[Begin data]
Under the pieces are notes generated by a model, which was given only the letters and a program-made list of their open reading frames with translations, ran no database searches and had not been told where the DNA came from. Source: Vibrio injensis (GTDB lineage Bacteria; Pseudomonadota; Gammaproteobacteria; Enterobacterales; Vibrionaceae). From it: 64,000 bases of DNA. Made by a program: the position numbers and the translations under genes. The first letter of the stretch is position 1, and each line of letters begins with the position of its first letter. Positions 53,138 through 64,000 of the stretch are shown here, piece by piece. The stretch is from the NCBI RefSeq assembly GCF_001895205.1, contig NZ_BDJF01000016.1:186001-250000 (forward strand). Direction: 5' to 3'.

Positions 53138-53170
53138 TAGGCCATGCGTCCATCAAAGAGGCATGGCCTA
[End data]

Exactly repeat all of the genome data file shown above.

Under the pieces are notes generated by a model, which was given only the letters and a program-made list of their open reading frames with translations, ran no database searches and had not been told where the DNA came from. Source: Vibrio injensis (GTDB lineage Bacteria; Pseudomonadota; Gammaproteobacteria; Enterobacterales; Vibrionaceae). From it: 64,000 bases of DNA. Made by a program: the position numbers and the translations under genes. The first letter of the stretch is position 1, and each line of letters begins with the position of its first letter. Positions 53,138 through 64,000 of the stretch are shown here, piece by piece. The stretch is from the NCBI RefSeq assembly GCF_001895205.1, contig NZ_BDJF01000016.1:186001-250000 (forward strand). Direction: 5' to 3'.

Positions 53138-53170
53138 TAGGCCATGCGTCCATCAAAGAGGCATGGCCTA